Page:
When “A Chorus Line” opened in 1975, it revolutionized musical theater with its origins (a rap session), its heroes and heroines (the “gypsies” who dance in Broadway ensembles) and its bare-bones, uncompromising visual and emotional style.
At the time it closed 15 years later, with nine Tony awards and a Pulitzer Prize in drama to its credit, it was the longest-running show in Broadway history.
But in the interval, the world it depicted was ravaged by plague, by an illness that nobody had even heard of in 1975. AIDS would claim many of the artists involved with “A Chorus Line,” including the original director and choreographer, Michael Bennett. And it would turn all of them into mourners, during the years when dancers seemed to go to friends’ funerals almost as often as they went to class.
After the passage of so much time and the change in so much circumstance, it makes sense to find a fresh take on Bennett’s masterpiece.
And that’s exactly what director and choreographer Denis Jones brings to the production this week at the Muny.
Thoughtfully, he creates that without violating the terms of the script, and while honoring the special advantages of the Muny: He does it by bringing in children.
“A Chorus Line” concerns dancers auditioning for a spot in a new Broadway show. Zach (Ivan Hernandez), the director/choreographer, eliminates many of the hopefuls after seeing them dance (“I Hope I Get It”).
But he won’t hire all of the dancers who remain. Instead, Zach wants to hear each one talk about his or her life. He’s particularly interested in their childhood stories.
That’s a novel demand, to say the least. The dancers are uncomfortable. Is Zach just power-tripping? Could be, but what choice have they got? They all need jobs. They want to make the final cut. They’ll talk.
These stories, variously funny and weird and painful, are the heart of “A Chorus Line,” a character-driven show if ever there was one. Bennett — and others who have directed the long-touring production — let each dancer tell that personal story through song, dance and words. But this time, some of them are joined by children who represent them at a young age, costumed to echo each character’s grown-up attire.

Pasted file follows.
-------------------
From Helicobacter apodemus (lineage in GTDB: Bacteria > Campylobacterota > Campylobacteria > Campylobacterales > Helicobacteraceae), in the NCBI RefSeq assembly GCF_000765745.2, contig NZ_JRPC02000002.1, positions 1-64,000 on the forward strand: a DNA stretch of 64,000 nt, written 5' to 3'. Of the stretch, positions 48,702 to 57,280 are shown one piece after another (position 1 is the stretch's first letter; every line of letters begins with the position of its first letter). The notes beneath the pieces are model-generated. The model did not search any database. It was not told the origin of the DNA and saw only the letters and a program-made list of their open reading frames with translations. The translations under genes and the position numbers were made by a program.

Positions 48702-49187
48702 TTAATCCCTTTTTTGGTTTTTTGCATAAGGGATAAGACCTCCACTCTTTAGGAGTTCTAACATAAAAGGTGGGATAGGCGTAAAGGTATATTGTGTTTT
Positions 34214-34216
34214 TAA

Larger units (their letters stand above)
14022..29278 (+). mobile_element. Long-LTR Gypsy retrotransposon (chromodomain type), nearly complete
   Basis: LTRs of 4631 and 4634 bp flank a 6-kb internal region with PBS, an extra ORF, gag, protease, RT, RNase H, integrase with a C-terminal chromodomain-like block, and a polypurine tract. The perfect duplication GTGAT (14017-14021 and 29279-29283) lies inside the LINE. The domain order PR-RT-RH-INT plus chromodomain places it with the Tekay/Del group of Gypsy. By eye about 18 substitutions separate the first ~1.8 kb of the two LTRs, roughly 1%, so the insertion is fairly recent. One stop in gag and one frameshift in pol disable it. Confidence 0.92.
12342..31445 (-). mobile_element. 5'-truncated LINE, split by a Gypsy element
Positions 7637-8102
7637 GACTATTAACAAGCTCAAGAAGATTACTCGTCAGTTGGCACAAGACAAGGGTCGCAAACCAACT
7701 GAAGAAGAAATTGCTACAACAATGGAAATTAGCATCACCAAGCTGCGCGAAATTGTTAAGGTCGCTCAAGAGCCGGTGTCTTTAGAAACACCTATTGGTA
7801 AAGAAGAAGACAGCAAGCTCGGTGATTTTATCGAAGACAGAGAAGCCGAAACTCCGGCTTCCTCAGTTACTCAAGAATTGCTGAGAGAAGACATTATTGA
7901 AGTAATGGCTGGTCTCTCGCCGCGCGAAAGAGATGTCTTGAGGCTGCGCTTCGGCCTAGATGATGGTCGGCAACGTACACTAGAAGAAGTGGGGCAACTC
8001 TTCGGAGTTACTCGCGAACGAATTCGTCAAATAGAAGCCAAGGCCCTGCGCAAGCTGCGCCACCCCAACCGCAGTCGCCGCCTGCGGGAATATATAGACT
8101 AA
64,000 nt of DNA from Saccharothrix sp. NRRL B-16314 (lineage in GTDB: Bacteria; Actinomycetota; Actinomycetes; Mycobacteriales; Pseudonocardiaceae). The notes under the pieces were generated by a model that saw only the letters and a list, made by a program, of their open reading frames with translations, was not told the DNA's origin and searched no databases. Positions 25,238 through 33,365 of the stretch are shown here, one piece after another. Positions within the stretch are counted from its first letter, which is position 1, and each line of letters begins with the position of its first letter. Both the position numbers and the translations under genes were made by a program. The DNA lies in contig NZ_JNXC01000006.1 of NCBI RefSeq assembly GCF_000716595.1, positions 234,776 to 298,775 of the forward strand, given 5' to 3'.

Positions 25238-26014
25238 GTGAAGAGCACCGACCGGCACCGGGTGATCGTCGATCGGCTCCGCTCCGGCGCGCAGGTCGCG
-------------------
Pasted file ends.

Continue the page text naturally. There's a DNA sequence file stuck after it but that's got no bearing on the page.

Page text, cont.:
For example, an adorable little boy in a striped yellow shirt dances along with Mike (Sean Harrison Jones, also in yellow stripes) to capture the moment when he realized that “I Can Do That.” In “At The Ballet,” Sheila (Holly Ann Butler), Bebe (Caley Crawford) and Maggie (Bronwyn Tarboton), none a happy little girl except at the barre, are echoed by little girls in leotards.
And Diana (Hannah Florence) is accompanied by a class of snooty student actors in her powerful rendition of Diana’s particular high-school hell, “Nothing.”
Thanks to its youth ensemble, the Muny is able to bring children and teens into shows more easily than many theaters. In this case, their presence vividly underscores the point of “A Chorus Line” — the way early experiences influence lifelong behavior.
Purists may object. Purists might do well to watch “Will” on TV or to attend almost any contemporary performance of Shakespeare. Things get dusty if you don’t brush them off now and then, and Jones has brushed and polished “A Chorus Line” with genuine insight.
Set designer Paige Hathaway gives the show an only-at-the-Muny opening, as a huge wall of mirrors reflects not only the crowd of dancers at the initial audition but us, the audience. The mirrors are covered for many scenes but return to spectacular effect for the finale (“One”) and for “The Music and the Mirror,” the solo in which Cassie (the vibrant Bianca Marroquín) expresses her love of dance.
Marroquín and the others cut strong, distinctive characters, particularly Ian Paget as Paul. A young gay man, his monologue about coming to terms with who he is is a kind of musical solo in itself.
Unlike other Muny shows, “A Chorus Line” is performed without intermission.